The largest executive-pay package in US corporate history was born in a text message from Elon Musk.

On April 8, 2017, the entrepreneur was asked by his friend Ira Ehrenpreis, a Tesla Inc. board member, about how to structure his future compensation as the electric-vehicle maker’s CEO.

Musk replied that he should end up “owning 10 percent of the company” in a performance plan built around a progression of targets that would each grant him 1% of Tesla’s outstanding shares, according to a court filing. As Musk later mused to one of his co-founders in an email, he was “planning on something really crazy, but also high risk.”

Less than a year later, Tesla’s directors awarded Musk a trove of stock options that could potentially pay out $55 billion based on the company’s share price at the time -- about $3 billion more than the company was then worth. The package had the same core features that Musk suggested in his initial messages with Ehrenpreis.

Had Musk just given himself $55 billion?

That’s a key question at the center of a lawsuit headed to trial on Monday. The trial caps a drama-filled month for the mercurial Musk, who completed his controversial $44 billion acquisition of Twitter Inc., only to plunge the social-media platform into chaos and a threat of bankruptcy with a series of policy, product and personnel upheavals and an exodus of advertisers.

Little to Fear
At issue in Delaware Chancery Court is whether Tesla’s board, which is responsible for setting its CEO’s compensation, failed to exercise independence from Musk as it drew up a new pay package for its charismatic chief executive.

Musk, who will testify at the trial, has acknowledged he had little to fear from the board’s review of his pay proposal, according to court filings. “Me negotiating against myself” is how he described the process of tweaking the pay package’s details in a pretrial deposition.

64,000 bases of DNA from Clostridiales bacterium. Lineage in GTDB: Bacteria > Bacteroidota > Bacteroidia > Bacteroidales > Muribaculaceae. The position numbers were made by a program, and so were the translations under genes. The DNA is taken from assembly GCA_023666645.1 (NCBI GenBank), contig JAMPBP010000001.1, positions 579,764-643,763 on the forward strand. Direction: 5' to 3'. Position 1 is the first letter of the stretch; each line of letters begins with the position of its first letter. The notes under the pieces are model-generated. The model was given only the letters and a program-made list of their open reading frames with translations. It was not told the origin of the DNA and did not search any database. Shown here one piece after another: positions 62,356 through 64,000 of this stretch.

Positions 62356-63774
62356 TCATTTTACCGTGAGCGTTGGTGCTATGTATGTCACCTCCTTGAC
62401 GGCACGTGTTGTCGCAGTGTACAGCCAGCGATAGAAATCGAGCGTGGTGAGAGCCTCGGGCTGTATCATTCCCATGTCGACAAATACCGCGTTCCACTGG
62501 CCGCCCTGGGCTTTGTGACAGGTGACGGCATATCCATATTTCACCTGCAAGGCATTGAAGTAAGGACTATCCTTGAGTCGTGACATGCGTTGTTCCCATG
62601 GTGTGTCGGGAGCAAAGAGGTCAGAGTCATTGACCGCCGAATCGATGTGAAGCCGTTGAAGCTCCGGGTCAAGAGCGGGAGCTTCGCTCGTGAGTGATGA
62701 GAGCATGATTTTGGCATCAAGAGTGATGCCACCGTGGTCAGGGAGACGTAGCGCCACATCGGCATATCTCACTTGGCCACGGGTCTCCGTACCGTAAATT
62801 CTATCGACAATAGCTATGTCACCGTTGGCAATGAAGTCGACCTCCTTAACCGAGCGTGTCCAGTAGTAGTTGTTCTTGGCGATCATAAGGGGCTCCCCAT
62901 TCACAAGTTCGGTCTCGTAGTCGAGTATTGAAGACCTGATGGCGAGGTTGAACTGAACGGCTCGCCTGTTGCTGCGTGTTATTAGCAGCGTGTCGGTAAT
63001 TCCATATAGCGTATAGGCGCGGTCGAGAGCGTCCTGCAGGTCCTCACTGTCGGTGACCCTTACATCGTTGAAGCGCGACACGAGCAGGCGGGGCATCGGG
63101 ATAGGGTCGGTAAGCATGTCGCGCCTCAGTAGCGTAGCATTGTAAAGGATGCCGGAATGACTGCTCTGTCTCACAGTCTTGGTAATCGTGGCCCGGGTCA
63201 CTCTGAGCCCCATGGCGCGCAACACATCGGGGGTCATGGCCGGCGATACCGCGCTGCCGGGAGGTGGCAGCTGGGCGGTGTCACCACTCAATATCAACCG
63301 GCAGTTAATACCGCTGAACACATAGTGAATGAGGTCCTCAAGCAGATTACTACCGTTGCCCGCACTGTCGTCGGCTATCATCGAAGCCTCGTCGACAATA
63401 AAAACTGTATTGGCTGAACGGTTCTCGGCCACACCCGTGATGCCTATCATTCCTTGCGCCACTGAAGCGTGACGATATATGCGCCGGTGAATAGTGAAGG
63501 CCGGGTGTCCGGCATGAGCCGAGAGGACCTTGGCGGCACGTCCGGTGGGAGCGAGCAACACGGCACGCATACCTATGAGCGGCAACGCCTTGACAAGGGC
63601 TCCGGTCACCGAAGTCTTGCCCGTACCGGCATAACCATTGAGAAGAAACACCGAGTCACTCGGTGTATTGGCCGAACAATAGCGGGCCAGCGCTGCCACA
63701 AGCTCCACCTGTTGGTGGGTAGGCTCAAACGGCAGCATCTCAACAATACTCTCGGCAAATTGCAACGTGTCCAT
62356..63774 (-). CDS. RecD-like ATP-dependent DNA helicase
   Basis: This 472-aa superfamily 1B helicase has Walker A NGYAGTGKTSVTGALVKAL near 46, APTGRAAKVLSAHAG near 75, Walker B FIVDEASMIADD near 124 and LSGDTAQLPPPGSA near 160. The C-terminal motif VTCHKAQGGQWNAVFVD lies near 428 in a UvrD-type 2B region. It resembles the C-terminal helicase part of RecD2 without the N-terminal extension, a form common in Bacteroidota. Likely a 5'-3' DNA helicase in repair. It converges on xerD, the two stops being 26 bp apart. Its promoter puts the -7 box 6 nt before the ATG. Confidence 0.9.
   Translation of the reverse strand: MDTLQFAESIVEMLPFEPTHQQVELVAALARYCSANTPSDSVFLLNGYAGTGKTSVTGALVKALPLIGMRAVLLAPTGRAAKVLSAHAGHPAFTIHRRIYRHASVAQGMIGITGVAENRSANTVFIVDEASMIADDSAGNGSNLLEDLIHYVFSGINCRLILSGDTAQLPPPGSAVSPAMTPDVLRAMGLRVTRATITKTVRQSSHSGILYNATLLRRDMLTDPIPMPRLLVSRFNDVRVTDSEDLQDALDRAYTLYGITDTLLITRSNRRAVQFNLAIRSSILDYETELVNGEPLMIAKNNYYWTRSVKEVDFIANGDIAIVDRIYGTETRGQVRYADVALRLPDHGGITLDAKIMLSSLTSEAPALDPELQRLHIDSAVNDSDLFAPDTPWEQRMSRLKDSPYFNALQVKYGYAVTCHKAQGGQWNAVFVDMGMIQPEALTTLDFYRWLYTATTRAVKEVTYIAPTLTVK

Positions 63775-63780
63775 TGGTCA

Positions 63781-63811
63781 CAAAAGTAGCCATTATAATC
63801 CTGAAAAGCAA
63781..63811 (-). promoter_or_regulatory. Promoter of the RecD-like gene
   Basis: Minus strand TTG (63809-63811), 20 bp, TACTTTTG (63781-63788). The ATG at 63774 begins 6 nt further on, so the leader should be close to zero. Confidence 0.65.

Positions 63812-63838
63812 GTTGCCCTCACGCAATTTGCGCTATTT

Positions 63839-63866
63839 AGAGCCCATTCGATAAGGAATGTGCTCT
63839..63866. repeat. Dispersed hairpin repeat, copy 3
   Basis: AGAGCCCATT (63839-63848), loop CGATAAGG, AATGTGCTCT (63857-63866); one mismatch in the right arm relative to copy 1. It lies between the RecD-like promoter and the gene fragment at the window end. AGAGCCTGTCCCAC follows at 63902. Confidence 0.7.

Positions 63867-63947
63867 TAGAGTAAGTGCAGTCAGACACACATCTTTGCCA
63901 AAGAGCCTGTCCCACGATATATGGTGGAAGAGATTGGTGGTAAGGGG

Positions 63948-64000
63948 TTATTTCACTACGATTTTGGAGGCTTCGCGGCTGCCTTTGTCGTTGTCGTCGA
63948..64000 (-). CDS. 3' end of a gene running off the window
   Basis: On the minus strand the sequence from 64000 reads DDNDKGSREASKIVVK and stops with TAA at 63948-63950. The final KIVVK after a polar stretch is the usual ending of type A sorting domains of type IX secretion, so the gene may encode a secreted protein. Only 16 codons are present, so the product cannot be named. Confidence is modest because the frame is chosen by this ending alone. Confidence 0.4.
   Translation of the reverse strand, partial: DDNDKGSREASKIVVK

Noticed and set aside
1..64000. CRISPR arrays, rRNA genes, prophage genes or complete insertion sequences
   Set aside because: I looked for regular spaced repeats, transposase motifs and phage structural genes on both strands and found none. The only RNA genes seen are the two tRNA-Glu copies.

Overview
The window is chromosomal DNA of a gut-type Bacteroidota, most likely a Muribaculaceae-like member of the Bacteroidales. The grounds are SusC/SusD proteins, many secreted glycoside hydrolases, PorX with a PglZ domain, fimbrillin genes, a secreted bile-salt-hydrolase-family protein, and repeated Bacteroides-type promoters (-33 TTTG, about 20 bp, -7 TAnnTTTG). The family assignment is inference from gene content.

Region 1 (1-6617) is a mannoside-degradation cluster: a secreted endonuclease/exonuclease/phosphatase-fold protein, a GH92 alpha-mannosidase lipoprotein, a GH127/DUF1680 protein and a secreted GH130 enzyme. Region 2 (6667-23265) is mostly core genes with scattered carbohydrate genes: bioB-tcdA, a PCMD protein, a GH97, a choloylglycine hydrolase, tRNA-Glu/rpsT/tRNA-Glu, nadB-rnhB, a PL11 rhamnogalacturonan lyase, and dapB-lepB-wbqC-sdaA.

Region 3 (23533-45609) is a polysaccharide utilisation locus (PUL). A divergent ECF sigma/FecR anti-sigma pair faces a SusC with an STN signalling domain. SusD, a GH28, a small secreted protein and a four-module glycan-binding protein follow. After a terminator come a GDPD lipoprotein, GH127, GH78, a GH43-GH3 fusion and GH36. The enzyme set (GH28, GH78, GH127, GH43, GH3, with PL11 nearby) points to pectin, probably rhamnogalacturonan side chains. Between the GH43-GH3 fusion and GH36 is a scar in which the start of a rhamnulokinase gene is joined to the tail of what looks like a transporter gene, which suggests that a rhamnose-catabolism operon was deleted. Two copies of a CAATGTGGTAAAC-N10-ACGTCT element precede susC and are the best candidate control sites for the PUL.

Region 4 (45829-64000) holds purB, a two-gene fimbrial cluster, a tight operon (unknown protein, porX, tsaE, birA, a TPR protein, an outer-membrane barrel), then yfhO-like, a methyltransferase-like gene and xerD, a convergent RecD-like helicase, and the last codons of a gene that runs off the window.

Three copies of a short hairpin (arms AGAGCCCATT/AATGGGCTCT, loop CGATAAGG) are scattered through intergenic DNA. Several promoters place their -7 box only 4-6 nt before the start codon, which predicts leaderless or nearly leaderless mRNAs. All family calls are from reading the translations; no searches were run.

If Judge Kathaleen St. J. McCormick sides with a shareholder who accused the board of acting improperly -- a long shot -- she could order Musk to pay back some or all of the stock awards to Tesla.

McCormick is the same judge who presided over a showdown between Musk and Twitter in recent months when he was trying to back out of the buyout -- before he capitulated and agreed to honor his original offer.

In defense of Musk’s lucrative pay package, board members have cited the need to keep the CEO, who doesn’t take a salary from Tesla, focused on the EV company’s growth.

Time Spent Elsewhere
The peripatetic billionaire spends considerable time on his other startups, including aeronautics firm Space Exploration Technologies Corp., Boring Co. and Neuralink Corp., and now, Twitter.

Lawsuits targeting executive compensation traditionally face a high bar, partly because the packages are contingent on ambitious share-price targets. Under Delaware law, directors generally get leeway to use their “business judgment” to set pay.

“It’s true the executive compensation package approved for Elon Musk is remarkably large, but Delaware courts are usually rather deferential” to directors’ decisions on pay when a majority of shareholders vote to back the plan, said Paul Regan, a Widener University law professor who specializes in Delaware corporate law.

Still, the failure of the Tesla directors to disclose to investors some of the pay package’s “challenging” milestones were likely to be achieved within a little over a year could be problematic, said Joel Fleming, a partner at law firm Block & Leviton, who isn’t involved in the case.

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